Suli smiles

By Sazan M. Mandalawi:

Known as Kurdistan’s cultural capital, it looks like the city of Slemani is smiling after a period of disappointed frowns. Not just any smile, but the modest smile that come from the heart, that makes the eyes sparkle and unveils dimples in the cheeks.

I notice this as I wait for the arrival of a burger at the Zara restaurant: coming from neighbouring Erbil I feel like a tourist in a Kurdistani city. Young girls alone, men in three-quarter shorts, laptops and iPods: it’s hard to make sense that Slemani is an Iraqi city.

Slemani, or Suli, as it is known among new generation Kurds, is known for the outgoing and socializing nature of its citizens. People from Slemani have always been known to be growing socially and intellectually ahead of the infrastructural developments surrounding them.

Once feeling blue, ignored and let down, this time round as I visit the city there is a sense of action and vividness in the atmosphere -which coincides well with the locals’ lively attitudes.

“Suli is in a transition period at the moment,” affirms Meran Mubarak, a new college graduate. He continues: “this is because development has finally started in the area.”

Suli’s wide smile can be felt from a distance as you reach the city that is growing on hill tops and mountains. Towers and soaring buildings are thriving. There is certainly work being done.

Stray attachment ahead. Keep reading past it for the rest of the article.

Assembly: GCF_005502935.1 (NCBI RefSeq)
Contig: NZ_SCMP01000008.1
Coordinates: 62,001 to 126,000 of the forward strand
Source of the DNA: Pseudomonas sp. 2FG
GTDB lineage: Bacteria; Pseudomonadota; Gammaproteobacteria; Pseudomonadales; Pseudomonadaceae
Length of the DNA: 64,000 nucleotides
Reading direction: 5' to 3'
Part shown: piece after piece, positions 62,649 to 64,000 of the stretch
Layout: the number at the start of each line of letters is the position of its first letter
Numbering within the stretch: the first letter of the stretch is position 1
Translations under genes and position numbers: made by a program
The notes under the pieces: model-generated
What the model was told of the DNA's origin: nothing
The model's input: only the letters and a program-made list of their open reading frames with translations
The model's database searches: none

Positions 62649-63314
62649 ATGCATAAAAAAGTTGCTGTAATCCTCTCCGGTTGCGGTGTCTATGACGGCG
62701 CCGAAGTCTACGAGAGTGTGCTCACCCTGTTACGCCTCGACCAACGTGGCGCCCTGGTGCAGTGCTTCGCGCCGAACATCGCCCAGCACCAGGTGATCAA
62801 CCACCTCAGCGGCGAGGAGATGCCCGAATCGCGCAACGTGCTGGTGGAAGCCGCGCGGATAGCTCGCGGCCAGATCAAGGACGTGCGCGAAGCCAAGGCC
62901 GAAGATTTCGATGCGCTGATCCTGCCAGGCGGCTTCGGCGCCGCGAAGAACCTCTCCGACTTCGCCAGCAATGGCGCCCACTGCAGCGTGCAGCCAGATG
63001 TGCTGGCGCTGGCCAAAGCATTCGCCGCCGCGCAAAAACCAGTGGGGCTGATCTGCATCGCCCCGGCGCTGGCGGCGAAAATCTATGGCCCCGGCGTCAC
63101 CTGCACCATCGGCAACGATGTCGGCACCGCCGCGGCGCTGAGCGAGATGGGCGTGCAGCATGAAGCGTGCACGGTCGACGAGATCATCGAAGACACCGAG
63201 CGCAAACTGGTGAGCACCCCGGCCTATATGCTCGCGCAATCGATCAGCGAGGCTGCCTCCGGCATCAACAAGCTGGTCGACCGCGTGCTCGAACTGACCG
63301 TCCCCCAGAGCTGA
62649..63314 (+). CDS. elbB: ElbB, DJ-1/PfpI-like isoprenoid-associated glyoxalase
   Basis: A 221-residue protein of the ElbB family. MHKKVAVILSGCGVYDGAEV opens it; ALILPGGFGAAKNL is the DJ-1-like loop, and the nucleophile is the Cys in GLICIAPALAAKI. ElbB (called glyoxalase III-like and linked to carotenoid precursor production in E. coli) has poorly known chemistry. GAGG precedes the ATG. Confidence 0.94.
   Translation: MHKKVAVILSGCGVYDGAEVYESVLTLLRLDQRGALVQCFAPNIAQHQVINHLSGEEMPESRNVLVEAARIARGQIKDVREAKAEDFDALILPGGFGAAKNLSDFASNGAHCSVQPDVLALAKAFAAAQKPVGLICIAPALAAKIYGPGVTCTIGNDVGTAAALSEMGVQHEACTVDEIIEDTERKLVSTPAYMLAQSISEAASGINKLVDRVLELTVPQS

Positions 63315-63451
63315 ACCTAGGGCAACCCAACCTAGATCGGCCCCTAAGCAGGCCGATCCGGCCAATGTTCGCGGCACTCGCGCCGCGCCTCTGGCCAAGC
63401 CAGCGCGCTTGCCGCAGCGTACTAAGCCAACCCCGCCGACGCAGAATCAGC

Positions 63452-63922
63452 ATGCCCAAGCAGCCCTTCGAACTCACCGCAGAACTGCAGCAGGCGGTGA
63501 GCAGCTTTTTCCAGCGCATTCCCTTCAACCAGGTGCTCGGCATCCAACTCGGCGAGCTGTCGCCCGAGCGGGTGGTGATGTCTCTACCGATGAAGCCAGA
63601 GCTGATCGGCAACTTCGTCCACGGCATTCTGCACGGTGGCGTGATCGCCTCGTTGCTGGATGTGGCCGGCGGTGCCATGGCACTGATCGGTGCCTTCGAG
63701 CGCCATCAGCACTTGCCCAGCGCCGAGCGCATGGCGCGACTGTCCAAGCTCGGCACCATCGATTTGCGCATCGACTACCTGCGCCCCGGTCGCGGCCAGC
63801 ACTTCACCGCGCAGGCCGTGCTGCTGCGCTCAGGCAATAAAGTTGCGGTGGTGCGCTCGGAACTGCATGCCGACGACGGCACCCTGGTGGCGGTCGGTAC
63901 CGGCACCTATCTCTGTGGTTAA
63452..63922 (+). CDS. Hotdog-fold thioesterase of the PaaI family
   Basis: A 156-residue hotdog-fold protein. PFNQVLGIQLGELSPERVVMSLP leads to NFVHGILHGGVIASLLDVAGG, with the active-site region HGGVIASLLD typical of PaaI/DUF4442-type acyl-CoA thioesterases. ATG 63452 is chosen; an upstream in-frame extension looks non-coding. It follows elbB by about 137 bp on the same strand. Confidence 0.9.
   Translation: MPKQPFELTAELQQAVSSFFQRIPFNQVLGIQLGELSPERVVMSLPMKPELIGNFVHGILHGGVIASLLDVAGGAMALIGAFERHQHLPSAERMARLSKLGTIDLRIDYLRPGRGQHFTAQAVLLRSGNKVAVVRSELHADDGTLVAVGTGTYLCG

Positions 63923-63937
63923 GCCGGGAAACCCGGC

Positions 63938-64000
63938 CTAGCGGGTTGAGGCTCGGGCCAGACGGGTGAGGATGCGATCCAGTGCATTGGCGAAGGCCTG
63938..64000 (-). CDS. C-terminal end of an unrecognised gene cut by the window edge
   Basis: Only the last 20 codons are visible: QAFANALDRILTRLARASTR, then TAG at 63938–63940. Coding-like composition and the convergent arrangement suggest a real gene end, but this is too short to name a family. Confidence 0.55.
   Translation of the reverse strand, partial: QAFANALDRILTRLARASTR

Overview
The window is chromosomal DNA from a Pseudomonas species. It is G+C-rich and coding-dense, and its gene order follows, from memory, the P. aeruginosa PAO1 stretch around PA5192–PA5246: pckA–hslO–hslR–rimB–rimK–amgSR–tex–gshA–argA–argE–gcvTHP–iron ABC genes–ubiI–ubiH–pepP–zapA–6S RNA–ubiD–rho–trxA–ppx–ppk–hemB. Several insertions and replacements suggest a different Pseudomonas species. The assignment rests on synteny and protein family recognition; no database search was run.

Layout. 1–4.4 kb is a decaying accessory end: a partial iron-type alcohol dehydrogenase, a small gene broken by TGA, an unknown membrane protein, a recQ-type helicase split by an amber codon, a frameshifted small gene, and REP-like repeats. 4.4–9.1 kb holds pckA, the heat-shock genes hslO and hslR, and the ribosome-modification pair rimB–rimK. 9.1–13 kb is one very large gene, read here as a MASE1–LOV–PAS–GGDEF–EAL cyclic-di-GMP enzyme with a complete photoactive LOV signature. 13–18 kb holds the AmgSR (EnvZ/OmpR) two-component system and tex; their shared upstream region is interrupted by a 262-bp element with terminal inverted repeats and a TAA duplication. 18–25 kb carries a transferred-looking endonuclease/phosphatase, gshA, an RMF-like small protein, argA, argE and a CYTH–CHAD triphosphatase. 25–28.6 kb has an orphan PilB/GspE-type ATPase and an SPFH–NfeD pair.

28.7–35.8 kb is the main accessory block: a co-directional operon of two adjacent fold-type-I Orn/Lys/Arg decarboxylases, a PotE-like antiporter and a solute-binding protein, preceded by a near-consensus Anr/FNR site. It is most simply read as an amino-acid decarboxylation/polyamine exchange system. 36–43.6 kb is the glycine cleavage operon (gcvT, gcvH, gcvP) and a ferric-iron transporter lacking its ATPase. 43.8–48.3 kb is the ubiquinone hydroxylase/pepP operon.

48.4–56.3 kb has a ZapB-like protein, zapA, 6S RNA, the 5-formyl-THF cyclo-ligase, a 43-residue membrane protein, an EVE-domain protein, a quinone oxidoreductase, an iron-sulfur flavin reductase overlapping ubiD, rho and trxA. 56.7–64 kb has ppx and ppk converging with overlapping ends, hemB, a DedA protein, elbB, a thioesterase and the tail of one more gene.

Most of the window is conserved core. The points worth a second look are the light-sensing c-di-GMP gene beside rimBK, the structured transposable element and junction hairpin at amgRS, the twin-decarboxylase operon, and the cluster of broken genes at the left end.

Driving through the high and low roads, elegant buildings appear to be made by convoluted buildings blocks, too fancy and dynamic to be real.

Home town of Kurdistan’s most prominent writers and poets, the city labeled as the region’s cultural capital is undoubtedly blossoming. Jen Abdulla, also a fresh college graduate, having returned from the UK to permanently live in Slemani, says the city has recently had a ‘make-over’.

“Overall the progress of Slemani is not only more enjoyable for the local citizens but is more welcoming for tourists who are essential to the economical progress of the city,” explains Abdulla.

Recently the Gulf News released an article stating that by 2015 Kurdistan expects to welcome at least 5 million tourists. By then Slemani may open its arms for a large portion of these tourists if it continues to keep this pace of development.

It is evident that Slemani has become a city that you look forward to returning to..

Sitting at the elevated Azmar hill, looking down at Suli sparkle in lights at night, one can only smile with it. Suli doesn’t deserve to frown anymore. And by the looks of it, it most likely won’t frown again.

Sazan M. Mandalawi is an author, journalist, columnist at the Kurdish Globe and graduate of politics and international relations. Her blog is at:

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2 Responses to Suli smiles
  1. bamo
    September 16, 2011 | 21:02

    dast xosh zor zor jwana..hewat bardawamy

  2. Haval
    September 18, 2011 | 12:54

    Sazan ,young talented ,beautiful and clever.if she started now ,will be a novelist by her later live and top journalist.i wish her all success

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